Expression Study of a Recombinant Plasmid containing Dipeptidyl Peptidase-4 Gene in E. coli: A Plausible Application for Celiac Disease Patients to Digest Gluten

  • Lee, Yeonjae (Hankuk Academy of Foreign Studies) ;
  • Kang, Ryan (Hankuk Academy of Foreign Studies) ;
  • Kwon, Jenna (Hankuk Academy of Foreign Studies) ;
  • Jo, Kyuhee (Hankuk Academy of Foreign Studies) ;
  • Im, Jungbin (Hankuk Academy of Foreign Studies) ;
  • Jung, Sangwook (Hankuk Academy of Foreign Studies) ;
  • Lee, DongHyun (Hankuk Academy of Foreign Studies) ;
  • Lee, Juhyeon (Hankuk Academy of Foreign Studies) ;
  • Lee, Jeong-Sang (Dep. of Biotechnology and Functional Foods, Jeonju University)
  • Received : 2018.05.15
  • Accepted : 2018.05.29
  • Published : 2018.06.30


Celiac disease (CD) is an immune-mediated enteropathy of small intestine diagnosed in both childhood and adulthood. CD is caused by gluten, which produces gliadorphin during its digestion. The enzyme dipeptidyl peptidase-4 (DPP4) breaks gliadorphin down nevertheless the last tripeptide remains and eventually inhibits DPP4, thus slowing down its process. Therefore, the idea is to produce an additional DPP4 enzyme which is crucial. Consequently, the functional DPP4 gene was cloned into pCDNA3 intermediate (FLAG+DPP4) vector and finally a recombinant plasmid pSB1C3 (Andersons promoters+FLAG+DPP4) was constructed using synthetic biology. Normally, a DPP4 inhibitor is used as a cure for diabetes. Another important concern was overexpression of DPP4, which might lead to diabetes, accordingly the work was also performed for the regulation of the DPP4 gene expression. In this regard, three types of Anderson promoters (strong, moderate and weak) were utilized to study the control overexpression. This is the first report of idealistic trial for control the exogenous DPP4 gene-expression by molecular biologic tools.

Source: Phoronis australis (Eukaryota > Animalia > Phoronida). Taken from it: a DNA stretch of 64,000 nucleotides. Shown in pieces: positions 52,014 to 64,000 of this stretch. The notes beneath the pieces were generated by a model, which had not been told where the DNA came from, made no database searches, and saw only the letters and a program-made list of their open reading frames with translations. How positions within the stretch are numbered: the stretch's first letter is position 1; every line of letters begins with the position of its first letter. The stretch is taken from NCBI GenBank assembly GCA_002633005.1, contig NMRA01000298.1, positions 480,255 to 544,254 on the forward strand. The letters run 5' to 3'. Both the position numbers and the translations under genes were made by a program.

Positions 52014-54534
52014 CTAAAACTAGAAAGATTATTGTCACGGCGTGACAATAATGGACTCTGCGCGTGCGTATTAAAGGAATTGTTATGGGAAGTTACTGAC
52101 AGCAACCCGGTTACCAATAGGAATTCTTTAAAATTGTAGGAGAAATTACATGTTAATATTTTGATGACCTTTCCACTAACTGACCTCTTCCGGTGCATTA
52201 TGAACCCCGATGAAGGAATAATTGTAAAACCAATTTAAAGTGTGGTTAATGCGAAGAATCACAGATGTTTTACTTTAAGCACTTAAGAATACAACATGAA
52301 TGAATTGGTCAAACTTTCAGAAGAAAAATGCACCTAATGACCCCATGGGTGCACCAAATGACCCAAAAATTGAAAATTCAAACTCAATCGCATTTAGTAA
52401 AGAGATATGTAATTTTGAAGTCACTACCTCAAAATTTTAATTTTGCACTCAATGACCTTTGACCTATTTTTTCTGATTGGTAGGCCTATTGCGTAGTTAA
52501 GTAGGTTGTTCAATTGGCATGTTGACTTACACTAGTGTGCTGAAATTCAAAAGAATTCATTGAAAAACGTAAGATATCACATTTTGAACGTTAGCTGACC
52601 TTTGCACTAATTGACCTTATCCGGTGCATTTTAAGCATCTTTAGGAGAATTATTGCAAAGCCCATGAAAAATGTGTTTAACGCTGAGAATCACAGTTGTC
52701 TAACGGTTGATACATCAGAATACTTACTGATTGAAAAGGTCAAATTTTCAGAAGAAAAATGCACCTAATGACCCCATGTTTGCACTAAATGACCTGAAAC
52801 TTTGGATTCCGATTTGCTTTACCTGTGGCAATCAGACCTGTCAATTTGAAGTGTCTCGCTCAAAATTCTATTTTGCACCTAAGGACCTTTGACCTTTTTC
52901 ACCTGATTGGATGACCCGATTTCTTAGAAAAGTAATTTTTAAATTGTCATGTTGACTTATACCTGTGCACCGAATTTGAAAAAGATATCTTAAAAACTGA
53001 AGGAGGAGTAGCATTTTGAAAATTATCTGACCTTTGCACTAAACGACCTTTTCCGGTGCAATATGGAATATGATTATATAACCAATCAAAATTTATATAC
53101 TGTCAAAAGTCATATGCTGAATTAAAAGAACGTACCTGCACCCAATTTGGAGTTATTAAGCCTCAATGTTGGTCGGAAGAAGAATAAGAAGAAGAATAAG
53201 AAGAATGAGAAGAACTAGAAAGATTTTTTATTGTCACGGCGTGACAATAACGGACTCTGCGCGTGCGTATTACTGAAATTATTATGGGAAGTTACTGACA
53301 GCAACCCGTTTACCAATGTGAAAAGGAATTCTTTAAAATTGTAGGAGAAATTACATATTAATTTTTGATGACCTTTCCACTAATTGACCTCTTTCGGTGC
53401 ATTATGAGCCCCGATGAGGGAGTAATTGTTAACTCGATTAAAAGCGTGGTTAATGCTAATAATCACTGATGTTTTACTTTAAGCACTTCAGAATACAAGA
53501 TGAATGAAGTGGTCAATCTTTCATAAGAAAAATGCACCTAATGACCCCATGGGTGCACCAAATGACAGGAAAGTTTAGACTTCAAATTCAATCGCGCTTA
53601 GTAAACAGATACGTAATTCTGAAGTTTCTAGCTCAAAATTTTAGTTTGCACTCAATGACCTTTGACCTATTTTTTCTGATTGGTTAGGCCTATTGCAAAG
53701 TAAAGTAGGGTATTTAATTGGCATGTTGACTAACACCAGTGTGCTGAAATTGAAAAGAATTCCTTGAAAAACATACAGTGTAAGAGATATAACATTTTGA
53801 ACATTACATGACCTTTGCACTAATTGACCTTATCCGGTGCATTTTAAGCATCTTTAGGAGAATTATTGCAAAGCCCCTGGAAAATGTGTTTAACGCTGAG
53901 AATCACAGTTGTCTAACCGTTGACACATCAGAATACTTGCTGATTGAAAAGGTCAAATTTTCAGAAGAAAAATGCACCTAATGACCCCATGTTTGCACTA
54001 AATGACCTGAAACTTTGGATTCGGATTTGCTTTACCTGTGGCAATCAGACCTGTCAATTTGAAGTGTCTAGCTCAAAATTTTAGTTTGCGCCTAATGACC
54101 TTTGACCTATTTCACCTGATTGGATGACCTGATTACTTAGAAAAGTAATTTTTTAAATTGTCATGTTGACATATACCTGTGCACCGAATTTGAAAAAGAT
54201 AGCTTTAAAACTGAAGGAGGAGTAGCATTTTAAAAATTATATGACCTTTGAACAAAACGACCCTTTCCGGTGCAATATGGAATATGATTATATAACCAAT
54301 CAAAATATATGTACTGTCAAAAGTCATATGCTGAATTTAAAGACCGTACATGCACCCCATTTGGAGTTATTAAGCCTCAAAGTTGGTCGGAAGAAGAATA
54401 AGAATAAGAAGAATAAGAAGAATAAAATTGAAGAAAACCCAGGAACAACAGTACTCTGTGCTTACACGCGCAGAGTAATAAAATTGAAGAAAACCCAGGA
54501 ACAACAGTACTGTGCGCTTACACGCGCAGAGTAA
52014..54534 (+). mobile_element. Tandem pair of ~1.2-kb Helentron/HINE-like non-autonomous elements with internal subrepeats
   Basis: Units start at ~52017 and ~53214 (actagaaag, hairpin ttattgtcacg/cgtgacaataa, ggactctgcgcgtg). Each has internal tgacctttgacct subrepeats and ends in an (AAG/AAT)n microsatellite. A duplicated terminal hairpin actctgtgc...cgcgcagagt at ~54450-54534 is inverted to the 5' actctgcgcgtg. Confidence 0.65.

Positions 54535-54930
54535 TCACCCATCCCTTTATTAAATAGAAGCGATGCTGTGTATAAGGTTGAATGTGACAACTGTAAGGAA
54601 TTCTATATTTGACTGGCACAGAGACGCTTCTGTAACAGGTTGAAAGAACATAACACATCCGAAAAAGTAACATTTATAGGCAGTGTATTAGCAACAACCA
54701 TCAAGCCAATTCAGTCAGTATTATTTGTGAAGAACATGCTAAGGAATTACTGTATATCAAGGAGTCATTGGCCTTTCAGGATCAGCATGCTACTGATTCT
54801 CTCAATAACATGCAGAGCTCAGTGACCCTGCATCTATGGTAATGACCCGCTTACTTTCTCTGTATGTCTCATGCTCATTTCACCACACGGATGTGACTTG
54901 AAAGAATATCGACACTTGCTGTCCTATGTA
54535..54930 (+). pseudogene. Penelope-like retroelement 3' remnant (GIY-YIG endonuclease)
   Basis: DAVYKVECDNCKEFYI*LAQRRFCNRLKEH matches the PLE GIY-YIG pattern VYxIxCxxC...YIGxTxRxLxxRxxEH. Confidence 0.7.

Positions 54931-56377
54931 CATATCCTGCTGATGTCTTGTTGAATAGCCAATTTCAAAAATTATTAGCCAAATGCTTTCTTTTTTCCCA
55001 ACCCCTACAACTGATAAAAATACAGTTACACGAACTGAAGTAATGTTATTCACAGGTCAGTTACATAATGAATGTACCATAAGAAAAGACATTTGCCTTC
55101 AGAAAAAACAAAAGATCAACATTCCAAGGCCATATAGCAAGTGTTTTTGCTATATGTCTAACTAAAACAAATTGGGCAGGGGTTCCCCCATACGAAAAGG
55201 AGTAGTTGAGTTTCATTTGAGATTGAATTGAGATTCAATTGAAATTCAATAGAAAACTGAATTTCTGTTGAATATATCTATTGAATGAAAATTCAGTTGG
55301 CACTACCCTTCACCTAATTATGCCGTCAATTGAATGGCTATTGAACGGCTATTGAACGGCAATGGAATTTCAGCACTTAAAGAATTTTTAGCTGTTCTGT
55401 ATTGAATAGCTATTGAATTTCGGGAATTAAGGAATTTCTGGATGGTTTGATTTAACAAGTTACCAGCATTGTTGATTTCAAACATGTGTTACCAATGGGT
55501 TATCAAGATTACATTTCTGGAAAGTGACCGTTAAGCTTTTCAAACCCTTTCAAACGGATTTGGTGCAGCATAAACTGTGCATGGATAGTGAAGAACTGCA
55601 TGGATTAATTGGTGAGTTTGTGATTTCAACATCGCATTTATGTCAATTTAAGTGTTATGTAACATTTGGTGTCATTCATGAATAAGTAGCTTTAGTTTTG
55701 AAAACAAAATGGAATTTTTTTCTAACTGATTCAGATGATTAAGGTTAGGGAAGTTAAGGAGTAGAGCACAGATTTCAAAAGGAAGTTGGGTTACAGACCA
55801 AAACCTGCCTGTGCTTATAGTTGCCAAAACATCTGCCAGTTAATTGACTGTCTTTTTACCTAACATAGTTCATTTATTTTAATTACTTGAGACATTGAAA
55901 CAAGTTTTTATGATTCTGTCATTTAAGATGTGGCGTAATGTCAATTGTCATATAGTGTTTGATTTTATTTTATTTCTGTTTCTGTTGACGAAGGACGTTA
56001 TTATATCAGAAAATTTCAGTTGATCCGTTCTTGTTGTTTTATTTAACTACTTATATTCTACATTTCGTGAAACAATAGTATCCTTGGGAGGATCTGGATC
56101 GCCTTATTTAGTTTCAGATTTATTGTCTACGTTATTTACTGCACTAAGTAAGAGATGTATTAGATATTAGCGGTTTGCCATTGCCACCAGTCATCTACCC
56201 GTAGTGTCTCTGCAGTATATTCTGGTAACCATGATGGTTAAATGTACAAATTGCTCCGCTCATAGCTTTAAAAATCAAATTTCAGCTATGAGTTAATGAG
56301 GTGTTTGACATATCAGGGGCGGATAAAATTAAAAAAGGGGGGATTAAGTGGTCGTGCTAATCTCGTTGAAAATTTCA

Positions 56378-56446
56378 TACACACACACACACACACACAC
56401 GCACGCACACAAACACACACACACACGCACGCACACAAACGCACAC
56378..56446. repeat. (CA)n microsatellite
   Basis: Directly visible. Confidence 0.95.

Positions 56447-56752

Celiac disease;Vectors;Anderson promoter;Infusion ligation;Synthetic biology


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